A growing number of top-ranking federal employees will see their salaries compressed by an arbitrary pay cap in 2020.
According to federal statute, salaries for career federal employees on the General Schedule can’t exceed the pay rates for political appointees and others at level IV on the Executive Schedule.
The good news is Congress raised this ceiling for 2020, meaning GS-15s in this situation will receive a maximum of $170,800 this year. The pay cap in 2019 was $166,500.
For now, this highly-nuanced detail of the federal pay and personnel system impacts long-serving and top-ranked GS-15s, whose salaries are technically growing with annual federal pay raises but can’t realize their “full” raises due to a ceiling on their pay.
These caps not only limit an employee’s take home pay during a given year, but they could also cost future annuitants thousands of dollars a year during retirement.
Plus, there are signs pay compression among career GS-15s is slowly worsening. The pool of federal employees whose pay has been capped expanded within eight locality regions in 2020.
In the Washington, D.C., metropolitan area, step 7s are now capped at the federal pay ceiling for 2020, breaking a three-year run where the pay limit reached only to employees at steps 8 through 10.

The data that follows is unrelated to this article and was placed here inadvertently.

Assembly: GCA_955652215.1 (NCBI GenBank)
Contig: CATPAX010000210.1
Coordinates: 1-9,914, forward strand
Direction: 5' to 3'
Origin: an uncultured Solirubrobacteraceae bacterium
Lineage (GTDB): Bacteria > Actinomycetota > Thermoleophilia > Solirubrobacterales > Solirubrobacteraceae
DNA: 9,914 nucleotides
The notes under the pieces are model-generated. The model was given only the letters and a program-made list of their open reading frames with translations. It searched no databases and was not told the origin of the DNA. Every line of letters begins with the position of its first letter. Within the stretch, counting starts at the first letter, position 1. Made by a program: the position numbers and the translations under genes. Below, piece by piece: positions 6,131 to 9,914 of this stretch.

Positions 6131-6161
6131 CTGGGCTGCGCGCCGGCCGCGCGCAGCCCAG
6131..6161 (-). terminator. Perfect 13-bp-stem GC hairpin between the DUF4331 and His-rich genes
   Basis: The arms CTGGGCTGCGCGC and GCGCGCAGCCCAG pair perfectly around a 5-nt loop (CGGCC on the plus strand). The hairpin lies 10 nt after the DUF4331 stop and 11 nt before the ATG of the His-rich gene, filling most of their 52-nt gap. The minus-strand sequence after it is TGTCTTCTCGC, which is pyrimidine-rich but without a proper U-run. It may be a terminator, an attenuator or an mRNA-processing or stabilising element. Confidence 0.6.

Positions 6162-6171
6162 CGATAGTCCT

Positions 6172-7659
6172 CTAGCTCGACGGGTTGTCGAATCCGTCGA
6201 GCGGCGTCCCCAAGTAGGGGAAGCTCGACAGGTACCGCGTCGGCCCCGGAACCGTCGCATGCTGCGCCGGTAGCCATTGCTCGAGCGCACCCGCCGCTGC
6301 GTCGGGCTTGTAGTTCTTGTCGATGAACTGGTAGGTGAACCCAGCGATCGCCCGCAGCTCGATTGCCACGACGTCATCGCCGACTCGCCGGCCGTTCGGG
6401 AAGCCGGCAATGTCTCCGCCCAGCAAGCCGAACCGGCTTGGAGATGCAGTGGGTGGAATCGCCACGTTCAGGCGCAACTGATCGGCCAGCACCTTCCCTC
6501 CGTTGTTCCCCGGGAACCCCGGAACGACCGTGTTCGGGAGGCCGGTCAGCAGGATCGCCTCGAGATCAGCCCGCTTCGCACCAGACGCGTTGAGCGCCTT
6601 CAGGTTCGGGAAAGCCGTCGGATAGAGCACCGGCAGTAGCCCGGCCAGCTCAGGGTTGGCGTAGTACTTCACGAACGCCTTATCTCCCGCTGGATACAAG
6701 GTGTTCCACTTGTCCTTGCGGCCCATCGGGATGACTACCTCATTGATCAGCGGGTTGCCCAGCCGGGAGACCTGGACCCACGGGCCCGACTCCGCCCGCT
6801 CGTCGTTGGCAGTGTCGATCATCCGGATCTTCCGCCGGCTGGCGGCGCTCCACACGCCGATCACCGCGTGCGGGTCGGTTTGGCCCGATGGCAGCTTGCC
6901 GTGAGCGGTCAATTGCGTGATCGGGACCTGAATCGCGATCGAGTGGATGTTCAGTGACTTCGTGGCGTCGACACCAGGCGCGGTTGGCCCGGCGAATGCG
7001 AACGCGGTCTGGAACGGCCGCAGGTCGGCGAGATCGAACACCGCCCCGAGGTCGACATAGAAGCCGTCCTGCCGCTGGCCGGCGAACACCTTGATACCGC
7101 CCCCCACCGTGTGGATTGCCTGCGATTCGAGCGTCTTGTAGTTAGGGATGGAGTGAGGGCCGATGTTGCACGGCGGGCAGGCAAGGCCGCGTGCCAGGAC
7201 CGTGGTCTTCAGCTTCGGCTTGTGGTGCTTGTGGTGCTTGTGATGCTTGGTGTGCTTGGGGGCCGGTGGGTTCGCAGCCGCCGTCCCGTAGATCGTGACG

This year, federal employees in Washington were due pay raises of 3.52%, the largest adjustment of any other locality area.
But for a GS-15, step 10 in Washington, his or her salary should total roughly $185,509 in 2020. But due to the federal pay ceiling, that same GS-15, step 10 in Washington will make the limit of $170,800 this year.
The situation has also worsened in the New York-Newark locality pay area, where the pay cap now extends from step 6s to step 10s.
Meanwhile, employees at step 10 within the Raleigh, North Carolina; and Buffalo, New York, locality regions joined the pay cap club for the first time this year.
As has been the trend for the last several years, federal employees who work in generally high-cost regions of the country appear to be impacted the most by salary compression.
Let’s use a GS-15, step 10 in Washington, D.C., as a relatively simple example. This employee is 62-years-old, entered government in 1989, accumulated 30 years of federal service and now plans to retire in January 2021.
For the sake of convenience, assume this employee spent the last three years of her career as a GS-15, step 10 in the same locality pay area, and her salaries during those years are the highest of her federal tenure.
Using actual 2018, 2019 and 2020 pay raises to calculate these hypothetical salaries, this employee would have made $174,537 in 2018, $179,201 in 2019 $185,509 in 2020 — if the federal pay ceiling didn’t exist.
The average of those three uncapped salaries equals $179,749, a total that would inform this hypothetical employee’s annuity in retirement.
Instead, this same GS-15, step 10 earned salaries of $164,200 in 2018, $166,500 in 2019 and $170,800 in 2020.
The “high-three” average of those three actual salaries equals $167,166, a $12,583 difference.
This hypothetical employee stands to earn an annuity worth about $55,164 — using the actual “high-three” salary average.
But using a “high-three” average based on non-capped salaries, this employee would receive an annuity worth roughly $59,317 — a $4,153 difference in retirement.